Since I'm about to make a trip up your way this week, I'd sure (for my own selfish reasons) love to hear someone meet Ryan's challenge!
re: Leslie Brenner
The thing is that his challenge sounds like he's saying simply "prove to me SF is a food city." How can we do that when we don't know exactly what kind of food Ryan (or you) is looking for? Gimme a category and I'll give you a recommendation.
I just object, now and forever, to those who come to us from other cities and whine whine whine about what they left behind. This place has gorgeous weather, stunning scenery, friendly natives, fascinating culture, etc. etc. Not to mention the *wonderful food!* Yes, it has its downsides -- every place does. But on balance this is an incredible, vital, exciting place to live and I feel lucky every single day to be here. Which is why I get annoyed when my true love SF is dissed by some New Yawker.
I just think Ryan is a bit homesick. When you're feeling this way, you want comfort foods that remind you of home -- hence the constant comparison of dishes to those he had in NY.
Ryan, I think you have to move on a bit -- experiment -- try new foods, different dishes from the ones you had in NY. Open yourself to new tastes and have fun.
Here are some recommendations:
Mexican burritos, tacos, etc. -- La Corneta in Glen Park on Diamond St. or in the Mission on 24th St. or any of the zillion tacquerias and taco trucks mentioned in posts here over the past few months.
Handmade tortillas and wonderful tacos, etc. -- La Palma Mexicatessen on 24th St.
Dim sum -- South Sea Seafood Village on Irving near 15th Ave. or for really inexpensive dim sum takeout TK's on Irving near 23rd or 24th Ave. Also, on the Peninsula, Fook Yuen or Seafood Harbor in Millbrae. This area of Chowhound is also a wonderful place to look for recommendations for Chinese dinner places.
Thai food -- Jitra Thai on Ocean Ave. in the Lakeside Village neighborhood or Regent Thai on Church and 29th St.
Noodles and really good Chinese bbq meats and poultry(with a Vietnamese touch) and excellent rice plates -- New Hai Ky on Irving at 23rd Ave. -- try the orange duck noodle soup with wonton (ask for the "thick" noodles) or Cheung Hing (lots of branches in SF and the Peninsula including one on Irving, one on Noriega, and one in Millbrae.)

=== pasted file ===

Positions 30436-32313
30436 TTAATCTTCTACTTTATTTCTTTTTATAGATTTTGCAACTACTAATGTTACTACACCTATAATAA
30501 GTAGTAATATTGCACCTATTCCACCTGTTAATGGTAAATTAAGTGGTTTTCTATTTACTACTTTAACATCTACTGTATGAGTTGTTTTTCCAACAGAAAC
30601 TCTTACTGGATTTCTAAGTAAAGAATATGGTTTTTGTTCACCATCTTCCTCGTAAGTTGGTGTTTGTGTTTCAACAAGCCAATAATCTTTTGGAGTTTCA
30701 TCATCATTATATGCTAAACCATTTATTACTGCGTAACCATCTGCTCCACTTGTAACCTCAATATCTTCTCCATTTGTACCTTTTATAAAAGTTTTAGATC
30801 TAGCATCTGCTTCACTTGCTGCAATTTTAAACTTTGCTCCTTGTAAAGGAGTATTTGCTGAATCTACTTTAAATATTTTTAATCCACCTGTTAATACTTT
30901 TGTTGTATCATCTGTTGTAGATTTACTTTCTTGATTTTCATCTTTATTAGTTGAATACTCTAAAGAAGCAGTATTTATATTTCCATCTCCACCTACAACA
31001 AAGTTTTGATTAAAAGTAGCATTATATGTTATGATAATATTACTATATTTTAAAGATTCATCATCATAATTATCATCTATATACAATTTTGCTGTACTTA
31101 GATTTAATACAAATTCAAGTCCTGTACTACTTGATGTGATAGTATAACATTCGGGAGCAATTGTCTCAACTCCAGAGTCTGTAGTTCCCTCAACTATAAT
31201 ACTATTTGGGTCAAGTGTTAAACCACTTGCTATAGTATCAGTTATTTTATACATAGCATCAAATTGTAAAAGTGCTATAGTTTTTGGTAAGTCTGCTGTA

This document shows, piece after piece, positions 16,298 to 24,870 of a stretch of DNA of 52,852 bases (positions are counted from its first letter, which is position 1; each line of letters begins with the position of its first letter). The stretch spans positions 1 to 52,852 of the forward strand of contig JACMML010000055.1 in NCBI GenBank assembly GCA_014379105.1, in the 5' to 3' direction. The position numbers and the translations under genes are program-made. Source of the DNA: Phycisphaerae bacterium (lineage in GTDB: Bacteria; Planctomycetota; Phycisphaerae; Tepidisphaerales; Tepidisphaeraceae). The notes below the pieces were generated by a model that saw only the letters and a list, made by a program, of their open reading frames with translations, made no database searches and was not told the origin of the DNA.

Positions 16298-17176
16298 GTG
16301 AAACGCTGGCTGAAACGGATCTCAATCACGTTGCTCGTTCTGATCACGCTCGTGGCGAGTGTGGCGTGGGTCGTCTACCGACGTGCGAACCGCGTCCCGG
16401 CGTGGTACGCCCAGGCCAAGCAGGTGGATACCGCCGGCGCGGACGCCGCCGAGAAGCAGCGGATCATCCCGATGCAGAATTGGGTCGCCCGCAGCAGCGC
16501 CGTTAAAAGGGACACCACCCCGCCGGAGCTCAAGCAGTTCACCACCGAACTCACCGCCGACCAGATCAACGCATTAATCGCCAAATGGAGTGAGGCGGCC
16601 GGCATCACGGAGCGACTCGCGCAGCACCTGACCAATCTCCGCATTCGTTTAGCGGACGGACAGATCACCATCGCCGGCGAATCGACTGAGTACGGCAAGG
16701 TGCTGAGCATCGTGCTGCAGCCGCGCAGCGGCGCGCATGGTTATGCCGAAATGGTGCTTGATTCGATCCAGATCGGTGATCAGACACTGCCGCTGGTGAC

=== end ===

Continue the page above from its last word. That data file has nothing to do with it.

Ice cream -- some of the best and most unusual ice cream flavors you'll ever taste are available at Mitchell's on San Jose at 29th St. or at Marco Polo on Taraval.
You might also consider just walking along Clement St. or Irving St. or Mission St. (and the area around 16th and Valencia) and checking out some of the restaurants in the area for yourself, or just check out the listings here over the past few months . I think you'll be pleasantly surprised.
I can't help you specifically with tamales (I'm sure someone will), but the best Mexican food in SF is in the area called the Mission District (named for Mission Dolores). Don't worry about it not being "downtown" -- it is very easy to get to "the Mission" by public transit: just hop on BART (westbound toward Colma or Daly City) at one of the downtown stations and get off at 24th Street in just a few minutes.
I particularly like the Mission in the day time -- it's one of the sunniest parts of the city, and the palm trees and the bright colors make it look almost tropical.
Here's a link to an earlier tamale discussion -- a couple of these are right near 24th St. BART:
Don't take this personally, Ryan. You just hit a nerve.
I admit I'm prejudiced -- I'm a third generation born in the Bay Area. But people who complain that they can't find a good NY deli, or a great Middle Eastern Restaurant, or great BBQ (even assuming that this is true) and therefore SF isn't a great food city are totally missing the point.
What I rarely, rarely, rarely hear discussed here is that the Bay Area has it's own cuisine. Sure "California cuisine" has become a cliche, but that doesn't mean that it doesn't exist and we shouldn't be proud of it. Fresh local ingredients prepared in simple ways that highlight the the quality of the ingredients is what makes the food scene unique, and yet people complain about how it's not like NY or London, or whereever.
It's stupid. It's like complaining that Hong Kong isn't a great food city because it doesn't have a great KC style BBQ joint or that Paris isn't a great food city because the dim sum is only so-so.